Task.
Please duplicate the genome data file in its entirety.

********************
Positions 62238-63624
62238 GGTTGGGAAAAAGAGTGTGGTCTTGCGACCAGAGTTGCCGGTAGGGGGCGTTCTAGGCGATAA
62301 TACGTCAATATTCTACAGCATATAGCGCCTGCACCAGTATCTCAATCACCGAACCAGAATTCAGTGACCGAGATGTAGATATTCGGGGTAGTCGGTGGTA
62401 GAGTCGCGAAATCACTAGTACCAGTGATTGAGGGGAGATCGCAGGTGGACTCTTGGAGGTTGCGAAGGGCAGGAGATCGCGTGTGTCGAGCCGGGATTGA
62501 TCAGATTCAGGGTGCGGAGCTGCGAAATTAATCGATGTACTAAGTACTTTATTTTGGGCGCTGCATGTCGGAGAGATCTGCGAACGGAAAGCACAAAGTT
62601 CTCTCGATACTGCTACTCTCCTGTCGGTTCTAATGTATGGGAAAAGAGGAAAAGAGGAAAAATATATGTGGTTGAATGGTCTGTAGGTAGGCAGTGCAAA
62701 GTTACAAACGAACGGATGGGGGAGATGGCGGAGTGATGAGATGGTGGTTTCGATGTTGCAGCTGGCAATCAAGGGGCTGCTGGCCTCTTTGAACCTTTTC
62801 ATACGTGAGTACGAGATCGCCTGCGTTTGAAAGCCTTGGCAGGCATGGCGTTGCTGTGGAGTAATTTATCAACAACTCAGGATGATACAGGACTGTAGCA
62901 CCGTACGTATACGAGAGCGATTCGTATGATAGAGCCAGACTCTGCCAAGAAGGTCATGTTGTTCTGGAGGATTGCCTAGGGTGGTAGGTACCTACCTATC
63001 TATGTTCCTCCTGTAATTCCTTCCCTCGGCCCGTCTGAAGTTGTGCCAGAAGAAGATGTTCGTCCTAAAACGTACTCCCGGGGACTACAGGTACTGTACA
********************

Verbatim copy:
Positions 62238-63624
62238 GGTTGGGAAAAAGAGTGTGGTCTTGCGACCAGAGTTGCCGGTAGGGGGCGTTCTAGGCGATAA
62301 TACGTCAATATTCTACAGCATATAGCGCCTGCACCAGTATCTCAATCACCGAACCAGAATTCAGTGACCGAGATGTAGATATTCGGGGTAGTCGGTGGTA
62401 GAGTCGCGAAATCACTAGTACCAGTGATTGAGGGGAGATCGCAGGTGGACTCTTGGAGGTTGCGAAGGGCAGGAGATCGCGTGTGTCGAGCCGGGATTGA
62501 TCAGATTCAGGGTGCGGAGCTGCGAAATTAATCGATGTACTAAGTACTTTATTTTGGGCGCTGCATGTCGGAGAGATCTGCGAACGGAAAGCACAAAGTT
62601 CTCTCGATACTGCTACTCTCCTGTCGGTTCTAATGTATGGGAAAAGAGGAAAAGAGGAAAAATATATGTGGTTGAATGGTCTGTAGGTAGGCAGTGCAAA
62701 GTTACAAACGAACGGATGGGGGAGATGGCGGAGTGATGAGATGGTGGTTTCGATGTTGCAGCTGGCAATCAAGGGGCTGCTGGCCTCTTTGAACCTTTTC
62801 ATACGTGAGTACGAGATCGCCTGCGTTTGAAAGCCTTGGCAGGCATGGCGTTGCTGTGGAGTAATTTATCAACAACTCAGGATGATACAGGACTGTAGCA
62901 CCGTACGTATACGAGAGCGATTCGTATGATAGAGCCAGACTCTGCCAAGAAGGTCATGTTGTTCTGGAGGATTGCCTAGGGTGGTAGGTACCTACCTATC
63001 TATGTTCCTCCTGTAATTCCTTCCCTCGGCCCGTCTGAAGTTGTGCCAGAAGAAGATGTTCGTCCTAAAACGTACTCCCGGGGACTACAGGTACTGTACA